A friend of mine once told me: When having conversation, you have to respond to what the other person is saying 2-3 times before you start talking about yourself or your experiences/thoughts on that topic. I really like that idea! When you focus on it, you can really notice a lot of people don’t do this, when someone is telling something, the other person tells a story of their own right away. Is this having good conversations (even though the story might be related)? Seems to me like you’re not really interested in the other person’s experience/idea/perspective, you’re not really listening and frankly, quite egocentric.

Pff, you might already notice I can go on about this forever ;) You might also think I’m totally overthinking it, while I personally think I’m not. I think more people should pay closer attention to what it means to have good conversations. Ernest Hemingway once said: “I like to listen. I have learned a great deal from listening carefully. Most people never listen.” I couldn’t agree more, you can learn so much from each other! I event think people don’t even talk enough anymore, due to mobile phones etc (but that’s another story) Well, let me get to an end of this post. I’ll provide some tips from my perspective on what a good conversation entails: creating a good balance between showing interest & being interesting. I might need to teach myself some of these points too, I can learn a lot still ;)

My conversational tips!

  • People like mystery, not when you’re dating someone, but if you leave somethings vague, it might trigger them to ask further and further. Which makes you more interesting for a person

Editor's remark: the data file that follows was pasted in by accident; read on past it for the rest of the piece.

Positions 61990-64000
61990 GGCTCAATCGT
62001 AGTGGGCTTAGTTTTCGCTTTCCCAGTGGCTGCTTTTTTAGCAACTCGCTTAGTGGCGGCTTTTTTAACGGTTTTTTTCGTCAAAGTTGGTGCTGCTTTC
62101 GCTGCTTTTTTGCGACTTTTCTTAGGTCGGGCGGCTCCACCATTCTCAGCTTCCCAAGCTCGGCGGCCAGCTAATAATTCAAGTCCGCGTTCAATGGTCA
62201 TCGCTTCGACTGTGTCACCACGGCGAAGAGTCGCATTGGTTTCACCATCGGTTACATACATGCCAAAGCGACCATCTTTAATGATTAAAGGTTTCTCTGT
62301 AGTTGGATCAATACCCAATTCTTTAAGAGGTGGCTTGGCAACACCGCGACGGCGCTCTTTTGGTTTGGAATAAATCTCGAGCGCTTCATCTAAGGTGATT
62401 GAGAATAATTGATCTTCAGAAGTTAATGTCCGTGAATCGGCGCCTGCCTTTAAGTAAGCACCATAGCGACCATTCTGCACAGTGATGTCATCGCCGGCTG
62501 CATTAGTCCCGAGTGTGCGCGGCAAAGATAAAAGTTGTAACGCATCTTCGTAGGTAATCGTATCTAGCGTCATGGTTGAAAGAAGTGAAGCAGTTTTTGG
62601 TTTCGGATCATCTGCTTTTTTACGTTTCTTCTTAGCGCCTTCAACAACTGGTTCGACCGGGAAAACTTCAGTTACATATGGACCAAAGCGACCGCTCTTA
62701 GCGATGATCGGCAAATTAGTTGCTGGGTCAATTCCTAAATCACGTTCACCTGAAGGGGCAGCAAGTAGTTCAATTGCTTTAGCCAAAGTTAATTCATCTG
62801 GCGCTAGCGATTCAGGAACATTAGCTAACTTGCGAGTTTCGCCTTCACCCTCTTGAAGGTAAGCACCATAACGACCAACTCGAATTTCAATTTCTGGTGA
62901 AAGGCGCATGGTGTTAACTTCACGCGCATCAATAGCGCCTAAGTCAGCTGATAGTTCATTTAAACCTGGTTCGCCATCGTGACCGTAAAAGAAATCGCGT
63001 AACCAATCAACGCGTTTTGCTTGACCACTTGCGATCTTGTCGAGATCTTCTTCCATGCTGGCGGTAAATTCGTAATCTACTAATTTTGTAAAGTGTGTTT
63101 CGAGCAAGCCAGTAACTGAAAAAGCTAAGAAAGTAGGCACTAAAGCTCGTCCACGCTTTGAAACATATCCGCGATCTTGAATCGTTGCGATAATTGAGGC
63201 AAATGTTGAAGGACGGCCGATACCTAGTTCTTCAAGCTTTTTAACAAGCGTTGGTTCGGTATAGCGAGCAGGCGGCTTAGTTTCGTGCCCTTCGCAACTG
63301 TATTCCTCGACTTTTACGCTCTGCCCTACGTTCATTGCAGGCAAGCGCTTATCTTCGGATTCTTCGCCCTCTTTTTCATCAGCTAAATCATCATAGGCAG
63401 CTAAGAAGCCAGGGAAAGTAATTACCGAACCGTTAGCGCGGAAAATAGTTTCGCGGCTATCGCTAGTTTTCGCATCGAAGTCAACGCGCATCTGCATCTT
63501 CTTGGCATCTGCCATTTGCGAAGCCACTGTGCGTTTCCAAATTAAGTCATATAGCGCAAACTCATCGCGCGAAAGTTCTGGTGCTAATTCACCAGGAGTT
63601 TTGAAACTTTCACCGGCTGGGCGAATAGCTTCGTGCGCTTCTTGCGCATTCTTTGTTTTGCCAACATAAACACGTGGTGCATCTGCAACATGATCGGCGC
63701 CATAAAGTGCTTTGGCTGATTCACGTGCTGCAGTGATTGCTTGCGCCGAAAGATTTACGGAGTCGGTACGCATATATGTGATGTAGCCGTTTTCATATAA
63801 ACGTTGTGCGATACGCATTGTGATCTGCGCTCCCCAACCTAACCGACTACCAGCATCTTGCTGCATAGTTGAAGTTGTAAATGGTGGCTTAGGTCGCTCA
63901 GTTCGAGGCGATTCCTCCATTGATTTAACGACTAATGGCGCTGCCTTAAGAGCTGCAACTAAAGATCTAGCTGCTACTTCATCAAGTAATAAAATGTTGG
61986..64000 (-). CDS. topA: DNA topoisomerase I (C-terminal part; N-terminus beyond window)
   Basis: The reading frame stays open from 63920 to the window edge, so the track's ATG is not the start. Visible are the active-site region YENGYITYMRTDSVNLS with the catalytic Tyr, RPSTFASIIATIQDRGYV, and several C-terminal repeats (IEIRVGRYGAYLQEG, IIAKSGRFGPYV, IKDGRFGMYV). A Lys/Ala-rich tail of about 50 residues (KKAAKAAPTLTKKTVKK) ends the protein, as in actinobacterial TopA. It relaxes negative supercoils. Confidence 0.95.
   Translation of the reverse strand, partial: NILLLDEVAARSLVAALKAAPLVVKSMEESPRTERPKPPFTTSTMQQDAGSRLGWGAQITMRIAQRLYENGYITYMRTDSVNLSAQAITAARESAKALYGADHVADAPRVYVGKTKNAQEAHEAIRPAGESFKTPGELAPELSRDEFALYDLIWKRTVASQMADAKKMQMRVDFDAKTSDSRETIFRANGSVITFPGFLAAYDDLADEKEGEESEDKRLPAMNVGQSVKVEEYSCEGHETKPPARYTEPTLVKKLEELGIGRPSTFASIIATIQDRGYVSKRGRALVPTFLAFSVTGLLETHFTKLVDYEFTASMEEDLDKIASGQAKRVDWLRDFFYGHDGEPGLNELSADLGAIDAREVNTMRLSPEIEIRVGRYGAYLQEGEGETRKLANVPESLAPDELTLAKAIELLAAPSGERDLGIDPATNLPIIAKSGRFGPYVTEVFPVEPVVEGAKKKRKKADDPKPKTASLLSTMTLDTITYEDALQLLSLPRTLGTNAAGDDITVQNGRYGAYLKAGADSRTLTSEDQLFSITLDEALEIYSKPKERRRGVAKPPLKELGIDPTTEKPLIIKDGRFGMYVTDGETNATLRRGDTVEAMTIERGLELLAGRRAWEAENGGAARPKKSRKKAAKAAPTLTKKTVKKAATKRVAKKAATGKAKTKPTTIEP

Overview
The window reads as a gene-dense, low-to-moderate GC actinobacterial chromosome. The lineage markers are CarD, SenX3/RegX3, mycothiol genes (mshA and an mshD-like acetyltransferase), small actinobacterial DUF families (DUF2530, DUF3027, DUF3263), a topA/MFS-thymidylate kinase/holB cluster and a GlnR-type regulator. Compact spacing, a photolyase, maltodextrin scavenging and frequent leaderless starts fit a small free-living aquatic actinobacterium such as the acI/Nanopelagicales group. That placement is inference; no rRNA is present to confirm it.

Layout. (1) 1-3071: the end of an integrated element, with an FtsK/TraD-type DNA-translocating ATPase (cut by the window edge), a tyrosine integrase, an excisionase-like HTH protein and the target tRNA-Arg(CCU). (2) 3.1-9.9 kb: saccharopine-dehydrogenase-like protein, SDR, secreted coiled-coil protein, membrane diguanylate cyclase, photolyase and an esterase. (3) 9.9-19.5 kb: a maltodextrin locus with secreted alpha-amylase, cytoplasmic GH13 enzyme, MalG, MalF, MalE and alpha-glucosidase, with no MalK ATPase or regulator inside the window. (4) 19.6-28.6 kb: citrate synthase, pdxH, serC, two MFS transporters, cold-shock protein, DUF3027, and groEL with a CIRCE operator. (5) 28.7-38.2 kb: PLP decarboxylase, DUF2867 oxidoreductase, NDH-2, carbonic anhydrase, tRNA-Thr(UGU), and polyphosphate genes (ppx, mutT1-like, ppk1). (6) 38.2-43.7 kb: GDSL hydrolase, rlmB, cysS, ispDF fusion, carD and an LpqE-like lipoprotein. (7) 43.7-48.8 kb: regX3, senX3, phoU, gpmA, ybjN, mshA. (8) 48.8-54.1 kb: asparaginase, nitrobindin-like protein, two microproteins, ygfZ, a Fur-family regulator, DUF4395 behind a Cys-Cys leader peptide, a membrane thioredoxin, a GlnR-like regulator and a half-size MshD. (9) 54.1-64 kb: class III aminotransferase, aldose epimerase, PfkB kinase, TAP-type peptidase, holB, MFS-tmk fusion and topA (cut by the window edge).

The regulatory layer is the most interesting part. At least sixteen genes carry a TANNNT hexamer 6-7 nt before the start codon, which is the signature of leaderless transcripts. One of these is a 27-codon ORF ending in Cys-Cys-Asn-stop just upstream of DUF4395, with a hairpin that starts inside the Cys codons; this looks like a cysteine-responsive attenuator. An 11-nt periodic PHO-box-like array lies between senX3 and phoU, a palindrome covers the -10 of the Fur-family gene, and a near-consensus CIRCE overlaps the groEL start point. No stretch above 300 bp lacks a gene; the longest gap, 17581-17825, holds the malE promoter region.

• Don’t bombard people with questions, react to something a person is saying with statements, general responses, or a question and then give your own take on it!
  • Try to think aloud, you might think the things you’re thinking are not so interesting to share right away, but I personally think a lot of people do it. Sometimes your thoughts are out of the blue, but they do enable new conversations!
  • Appreciate silence, don’t get nervous when you don’t know a topic right away, sometimes it’s good to not talk for a moment and give yourself sometime to think :)
  • It’s OK to talk about yourself, your thoughts, your opinions. You don’t have to push the conversation away from you, don’t feel like you’re less interesting to listen to than the other person! Appreciate being in the spotlight sometime, but make sure you put the other in the spotlight just as much
  • Speak aloud, don’t let people overrun you, if you want to say something, say it firmly and strong, don’t mumble!
  • Read the news daily, it’s a great conversation starter! Try to talk about things happening in the world around you more, instead of talking about other people and daily events (I personally love the quote below)!
  • Become an interesting conversationalist by living an interesting life, go out and experience different things, read books, do what makes you happy, see the world and don’t hesitate to tell people about it!
  • Switch fun talk with serious talks, sounds like a no-brainer, but really: you don’t have to constantly have interesting talks, don’t forget to joke around too!
  • I don’t know why, but my last tip is: When you’re not feeling so talkative, drink coffee!  May sound weird, but it personally gives me a talking kick. I’m way more energetic in my conversations after coffee, which I really enjoy!!

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That’s it for now, it might seem like I’m overanalyzing every conversation I’m having: Don’t worry I’m absolutely not!! When you’re talking to friends & family you’ve known for years, I don’t think about it at all. It’s mainly with people I have less contact with, when I start noticing these things. However, this definitely doesn’t count for every situation, when you’re in a nice conversation flow, there’s not even time to think about how the conversation is going! ;) I just really like to learn about these things, watch how people function and see how I can improve myself, where needed :) I think I’m getting there! Of course, I’m very curious about your opinions and tips on this topic, so please leave a response in the comments or talk to me personally! :)

Love,
Elles